A story making the rounds among automobile dealers goes like this:
A California dealer put two Toyota Camry cars on his showroom floor. The cars were identical, except that one had a Toyota nameplate and the other had fake markings identifying it as a Chevrolet.
Most customers preferred the Toyota-marked car to its Chevy-marked twin. They gave the Toyota high marks for quality but criticized the craftsmanship of the "Chevrolet."
The story cannot be verified. But there are many in the auto industry who say it doesn't need to be -- it is a marketplace parable that reflects America's apparent preference for Japanese small cars over comparable U.S.-made models.
Today, the story of the two Toyotas is being played out in real life, much to the chagrin of New United Motor Manufacturing Inc.
NUMMI, a joint-venture company operated by General Motors Corp. and Toyota Motor Corp., assembles front-wheel-drive, subcompact Nova cars in Fremont, Calif. The Nova is a Toyota Corolla dressed up as Chevrolet.
But there is a real difference between the two cars -- the Corolla is selling, sometimes by as much as $2,495 above its option-loaded sticker price. And buyers are waiting in line for the cars.
The Nova is selling, too -- but only when GM offers cut-rate financing to clear its dealers' lots of cars that are waiting in line for buyers.
To some auto industry analysts, the disparity between the two cars' sales performance is evidence that American auto makers have not overcome the public's suspicion of U.S.-made car quality.
To many others, the Nova's laggard sales pace is indicative of a marketing problem facing all domestic car companies that rely on captive imports and joint-venture-produced cars for small-car sales in the United States: If these cars are marketed as "Japanese," the company risks obscuring its own identity; if they are marketed as "American," they risk ending up like the Nova.
The industry is in desperate need of a solution to the problem.
Sales of captive imports and joint-venture cars "will explode over the next six years, from 235,000 units in 1985 to more than 1.1 million units by 1991, or 15 percent of domestic nameplate [e.g., Chevrolet] sales," according to a market analysis report released recently by J.D. Power & Associates of Westlake Village, Calif.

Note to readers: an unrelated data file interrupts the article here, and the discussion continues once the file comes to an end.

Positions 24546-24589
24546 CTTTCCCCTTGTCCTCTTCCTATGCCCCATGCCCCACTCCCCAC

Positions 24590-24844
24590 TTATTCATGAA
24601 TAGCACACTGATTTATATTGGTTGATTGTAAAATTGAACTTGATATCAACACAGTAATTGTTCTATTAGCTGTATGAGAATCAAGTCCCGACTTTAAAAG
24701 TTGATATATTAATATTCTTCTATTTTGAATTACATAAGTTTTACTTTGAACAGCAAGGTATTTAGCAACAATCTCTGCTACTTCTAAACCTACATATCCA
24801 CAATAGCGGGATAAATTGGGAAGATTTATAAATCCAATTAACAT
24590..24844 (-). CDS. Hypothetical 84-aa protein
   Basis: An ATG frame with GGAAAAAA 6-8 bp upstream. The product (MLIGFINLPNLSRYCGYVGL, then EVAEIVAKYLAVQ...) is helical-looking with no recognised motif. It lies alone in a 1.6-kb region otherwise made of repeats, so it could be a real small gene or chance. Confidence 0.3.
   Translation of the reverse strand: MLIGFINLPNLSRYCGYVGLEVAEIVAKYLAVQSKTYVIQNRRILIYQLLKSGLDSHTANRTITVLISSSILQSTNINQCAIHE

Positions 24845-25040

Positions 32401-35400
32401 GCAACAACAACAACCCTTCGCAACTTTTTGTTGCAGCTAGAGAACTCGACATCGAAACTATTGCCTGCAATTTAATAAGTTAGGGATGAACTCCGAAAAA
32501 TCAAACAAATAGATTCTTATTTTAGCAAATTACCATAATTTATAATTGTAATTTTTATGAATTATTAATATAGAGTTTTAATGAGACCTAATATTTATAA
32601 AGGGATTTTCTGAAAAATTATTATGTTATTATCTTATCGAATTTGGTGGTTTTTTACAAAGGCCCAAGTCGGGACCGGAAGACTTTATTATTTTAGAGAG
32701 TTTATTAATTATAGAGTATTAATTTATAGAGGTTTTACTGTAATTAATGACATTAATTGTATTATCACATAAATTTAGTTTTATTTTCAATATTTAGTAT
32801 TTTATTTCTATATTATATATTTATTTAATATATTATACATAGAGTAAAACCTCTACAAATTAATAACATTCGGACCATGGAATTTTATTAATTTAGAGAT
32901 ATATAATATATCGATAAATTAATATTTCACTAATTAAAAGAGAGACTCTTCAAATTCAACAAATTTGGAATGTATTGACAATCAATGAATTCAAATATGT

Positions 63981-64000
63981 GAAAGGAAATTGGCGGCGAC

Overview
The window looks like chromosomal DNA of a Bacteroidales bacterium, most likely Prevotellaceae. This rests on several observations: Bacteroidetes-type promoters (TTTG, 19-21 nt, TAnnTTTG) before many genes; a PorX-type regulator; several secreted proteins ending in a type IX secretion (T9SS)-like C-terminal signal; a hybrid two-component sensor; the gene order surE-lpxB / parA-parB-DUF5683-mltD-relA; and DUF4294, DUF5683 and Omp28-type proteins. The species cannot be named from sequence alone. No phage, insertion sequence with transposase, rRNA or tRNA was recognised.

"This will force a change in the character of some domestic makes," the Power report said. "Will Chevrolet and Dodge continue to split their marketing approach, advertising their 'imports from Japan'? It's almost like admitting an illegitimate son because part of the public prefers him to the real thing. Or, will they integrate these products to form a new brand identity?" the Power report asked.
Some analysts say GM has complicated the identity crisis by calling its joint-venture car Nova, a name that appeared in the Chevrolet lineup in 1962 and lasted until the nadir of the domestic auto industry in 1979.
GM's Chevrolet Division "may have committed a major blunder by using the Nova name," said Jack V. Kirnan, vice president of automotive services for Merrill Lynch Economics Inc., New York. The strategy of using the name "Nova" in conjunction with an advertising campaign emphasizing the Nova's Japanese and American heritage "seems to have backfired," Kirnan said.
The problem is consumer perception, said Christopher Cedergren, chief auto industry analyst at Power & Associates. The American public still has a relatively low opinion of U.S.-made small cars compared with those that are made in Japan, Cedergren said. "And the Nova is seen as just another American small car," he said.